Jeet Thayil Provides a Gem
NEW DELHI (IANS) – This is a definitive anthology of Indian poetry in English for the next decade and more.
Edited by Booker Prize-shortlisted and Sahitya Akademi Award-winner Jeet Thayil, ‘The Penguin Book of Indian Poets’ returns the forgotten figures of Indian poetry to the center where they belong.
Aiming to give readers a deeper understanding of the country’s vast and fluid poetic tradition, Thayil has brought together the work of 94 poets, the oldest born in 1924 and the youngest in 2001, in a wealth of voices that present an expansive, encompassing idea of what makes an ‘Indian’ poet.
“I began work on the first version of this anthology in 2003,” says Thayil. “This final version, twenty years in the making, has a latitude and breadth that makes it essential reading. I think of it as a history of India, a lost or overlooked history of ideas, passion, politics and autobiography.”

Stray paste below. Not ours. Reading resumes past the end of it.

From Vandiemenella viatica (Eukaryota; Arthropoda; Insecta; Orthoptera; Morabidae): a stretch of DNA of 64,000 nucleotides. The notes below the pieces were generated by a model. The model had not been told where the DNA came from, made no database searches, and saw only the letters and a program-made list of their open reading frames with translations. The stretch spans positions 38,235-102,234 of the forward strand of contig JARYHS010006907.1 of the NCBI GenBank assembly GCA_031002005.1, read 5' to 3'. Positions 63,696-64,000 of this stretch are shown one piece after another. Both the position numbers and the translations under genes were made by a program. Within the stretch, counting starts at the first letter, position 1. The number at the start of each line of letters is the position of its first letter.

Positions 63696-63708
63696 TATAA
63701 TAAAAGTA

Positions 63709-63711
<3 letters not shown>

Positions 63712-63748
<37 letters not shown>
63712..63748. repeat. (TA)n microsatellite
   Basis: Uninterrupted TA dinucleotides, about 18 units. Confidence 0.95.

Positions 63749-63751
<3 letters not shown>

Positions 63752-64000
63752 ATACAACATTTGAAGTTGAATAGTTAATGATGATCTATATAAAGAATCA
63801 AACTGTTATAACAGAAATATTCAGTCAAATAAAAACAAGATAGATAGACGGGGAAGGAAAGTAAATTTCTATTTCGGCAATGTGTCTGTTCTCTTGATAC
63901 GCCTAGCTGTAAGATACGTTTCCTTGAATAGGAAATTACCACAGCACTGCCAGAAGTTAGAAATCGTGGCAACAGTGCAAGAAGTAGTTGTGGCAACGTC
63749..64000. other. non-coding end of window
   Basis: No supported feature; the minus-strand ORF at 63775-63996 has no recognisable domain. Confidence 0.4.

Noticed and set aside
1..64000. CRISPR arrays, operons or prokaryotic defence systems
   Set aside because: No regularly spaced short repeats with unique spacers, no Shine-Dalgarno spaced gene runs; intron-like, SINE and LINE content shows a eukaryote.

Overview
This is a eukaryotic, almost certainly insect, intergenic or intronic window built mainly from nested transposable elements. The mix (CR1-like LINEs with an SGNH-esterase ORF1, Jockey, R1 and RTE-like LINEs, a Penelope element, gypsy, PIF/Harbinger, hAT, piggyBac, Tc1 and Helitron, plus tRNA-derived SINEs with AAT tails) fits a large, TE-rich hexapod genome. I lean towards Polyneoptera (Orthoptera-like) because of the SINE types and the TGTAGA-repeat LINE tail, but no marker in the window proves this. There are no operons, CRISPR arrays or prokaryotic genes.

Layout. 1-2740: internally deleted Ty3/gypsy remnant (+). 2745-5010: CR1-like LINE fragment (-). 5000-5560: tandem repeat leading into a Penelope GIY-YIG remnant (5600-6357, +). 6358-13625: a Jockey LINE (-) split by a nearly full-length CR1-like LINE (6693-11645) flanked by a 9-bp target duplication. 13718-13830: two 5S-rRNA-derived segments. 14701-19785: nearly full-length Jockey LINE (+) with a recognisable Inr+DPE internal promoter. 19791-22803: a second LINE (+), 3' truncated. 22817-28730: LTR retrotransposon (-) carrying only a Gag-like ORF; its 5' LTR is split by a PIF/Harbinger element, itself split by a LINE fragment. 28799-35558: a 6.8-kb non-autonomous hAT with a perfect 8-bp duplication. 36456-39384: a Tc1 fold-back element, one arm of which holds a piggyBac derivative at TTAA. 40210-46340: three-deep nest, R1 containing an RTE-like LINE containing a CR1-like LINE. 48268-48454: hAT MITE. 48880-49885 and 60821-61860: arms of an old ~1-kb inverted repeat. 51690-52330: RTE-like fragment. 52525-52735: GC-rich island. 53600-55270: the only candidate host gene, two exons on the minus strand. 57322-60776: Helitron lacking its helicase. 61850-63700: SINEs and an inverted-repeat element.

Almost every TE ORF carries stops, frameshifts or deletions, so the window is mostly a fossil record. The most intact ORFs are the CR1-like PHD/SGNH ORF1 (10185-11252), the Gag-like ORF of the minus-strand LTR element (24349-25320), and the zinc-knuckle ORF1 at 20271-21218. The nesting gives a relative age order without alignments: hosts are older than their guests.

The book includes lost, uncollected, or out-of-print poems by major poets, essays that place entire bodies of work into their precise cultural contexts, and a collection of classic black-and-white portraits by Madhu Kapparath. These images, taken over a period of 30 years, form an archive of breathtaking historical scope. They offer the viewer unparalleled intimacy and access to the lives of some of India’s greatest poets.
Thayil was born into a Syrian Christian family in Kerala. As a boy, he travelled through much of the Indian subcontinent and Southeast Asia with his father, TJS George, a writer and editor. He worked as a journalist for 21 years, in Mumbai, Bengaluru, Hong Kong and New York City.
In 2005, he began to write fiction. The first instalment of his Bombay Trilogy, ‘Narcopolis’, was shortlisted for the Booker Prize and became an unlikely bestseller. His book of poems, ‘These Errors Are Correct’ won the Sahitya Akademi Award and his musical collaborations include the opera ‘Babur in London’.
His essays, poetry and short fiction have appeared in the New York Review of Books, Granta, TLS, Esquire, The London Magazine, The Guardian and Alexander, among other publications. His most recent novel is ‘Names of the Women’.